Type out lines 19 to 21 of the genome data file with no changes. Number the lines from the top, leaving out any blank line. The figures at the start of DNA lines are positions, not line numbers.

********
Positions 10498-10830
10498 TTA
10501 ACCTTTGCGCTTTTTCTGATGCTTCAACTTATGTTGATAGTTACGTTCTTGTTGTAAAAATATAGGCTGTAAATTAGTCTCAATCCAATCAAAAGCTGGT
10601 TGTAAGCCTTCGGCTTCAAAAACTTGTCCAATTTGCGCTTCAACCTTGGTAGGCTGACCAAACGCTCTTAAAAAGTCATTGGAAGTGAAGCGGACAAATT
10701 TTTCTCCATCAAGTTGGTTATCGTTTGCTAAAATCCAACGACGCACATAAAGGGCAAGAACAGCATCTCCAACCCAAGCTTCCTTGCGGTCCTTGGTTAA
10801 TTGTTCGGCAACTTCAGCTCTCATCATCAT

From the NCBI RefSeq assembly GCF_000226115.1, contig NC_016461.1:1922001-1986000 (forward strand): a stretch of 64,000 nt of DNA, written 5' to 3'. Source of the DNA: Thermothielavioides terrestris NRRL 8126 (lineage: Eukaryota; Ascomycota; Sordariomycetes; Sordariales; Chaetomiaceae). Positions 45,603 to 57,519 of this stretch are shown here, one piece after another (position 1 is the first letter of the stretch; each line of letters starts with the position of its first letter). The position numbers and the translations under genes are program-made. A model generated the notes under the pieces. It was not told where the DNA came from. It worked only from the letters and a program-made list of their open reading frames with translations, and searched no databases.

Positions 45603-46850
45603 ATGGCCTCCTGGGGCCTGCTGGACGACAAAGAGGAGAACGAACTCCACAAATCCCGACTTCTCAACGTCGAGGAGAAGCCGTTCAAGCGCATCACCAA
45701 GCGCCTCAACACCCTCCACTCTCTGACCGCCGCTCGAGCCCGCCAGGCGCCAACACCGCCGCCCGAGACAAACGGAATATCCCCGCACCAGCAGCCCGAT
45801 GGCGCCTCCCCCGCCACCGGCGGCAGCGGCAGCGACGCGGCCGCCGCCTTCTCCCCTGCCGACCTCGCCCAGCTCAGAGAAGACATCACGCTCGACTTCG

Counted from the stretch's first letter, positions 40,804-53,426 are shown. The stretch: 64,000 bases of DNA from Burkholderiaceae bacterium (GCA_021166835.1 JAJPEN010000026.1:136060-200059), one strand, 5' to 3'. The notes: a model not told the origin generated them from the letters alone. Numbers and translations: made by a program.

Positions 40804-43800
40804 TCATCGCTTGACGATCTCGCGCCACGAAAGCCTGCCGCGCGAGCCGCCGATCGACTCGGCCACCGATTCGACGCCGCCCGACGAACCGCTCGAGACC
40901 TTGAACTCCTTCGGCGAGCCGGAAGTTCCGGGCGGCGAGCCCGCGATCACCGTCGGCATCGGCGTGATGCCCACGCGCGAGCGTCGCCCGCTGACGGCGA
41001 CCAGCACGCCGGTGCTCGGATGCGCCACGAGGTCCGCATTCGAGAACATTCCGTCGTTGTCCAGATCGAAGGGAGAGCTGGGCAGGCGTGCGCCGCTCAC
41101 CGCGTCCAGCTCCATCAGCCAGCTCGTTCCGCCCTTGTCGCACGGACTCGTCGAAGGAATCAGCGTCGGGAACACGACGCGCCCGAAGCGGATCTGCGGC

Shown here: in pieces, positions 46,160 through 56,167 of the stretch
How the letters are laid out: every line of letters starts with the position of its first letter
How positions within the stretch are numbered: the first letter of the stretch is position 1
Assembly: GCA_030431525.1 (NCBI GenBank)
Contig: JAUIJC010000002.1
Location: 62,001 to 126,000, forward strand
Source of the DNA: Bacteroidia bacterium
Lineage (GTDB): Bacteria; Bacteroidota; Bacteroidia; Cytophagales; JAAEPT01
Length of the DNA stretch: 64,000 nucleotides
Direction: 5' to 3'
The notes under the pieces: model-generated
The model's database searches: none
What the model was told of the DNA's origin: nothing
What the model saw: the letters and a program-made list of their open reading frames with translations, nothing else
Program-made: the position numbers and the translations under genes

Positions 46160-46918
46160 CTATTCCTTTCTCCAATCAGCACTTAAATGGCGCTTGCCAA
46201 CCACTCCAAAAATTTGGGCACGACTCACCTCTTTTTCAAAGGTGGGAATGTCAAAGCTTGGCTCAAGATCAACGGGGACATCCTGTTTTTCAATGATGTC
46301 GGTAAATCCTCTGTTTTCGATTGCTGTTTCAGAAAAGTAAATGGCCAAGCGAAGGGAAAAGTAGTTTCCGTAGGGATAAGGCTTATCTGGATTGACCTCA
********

How the letters are laid out: every line of letters starts with the position of its first letter
How positions within the stretch are numbered: the first letter of the stretch is position 1
Assembly: GCA_030431525.1 (NCBI GenBank)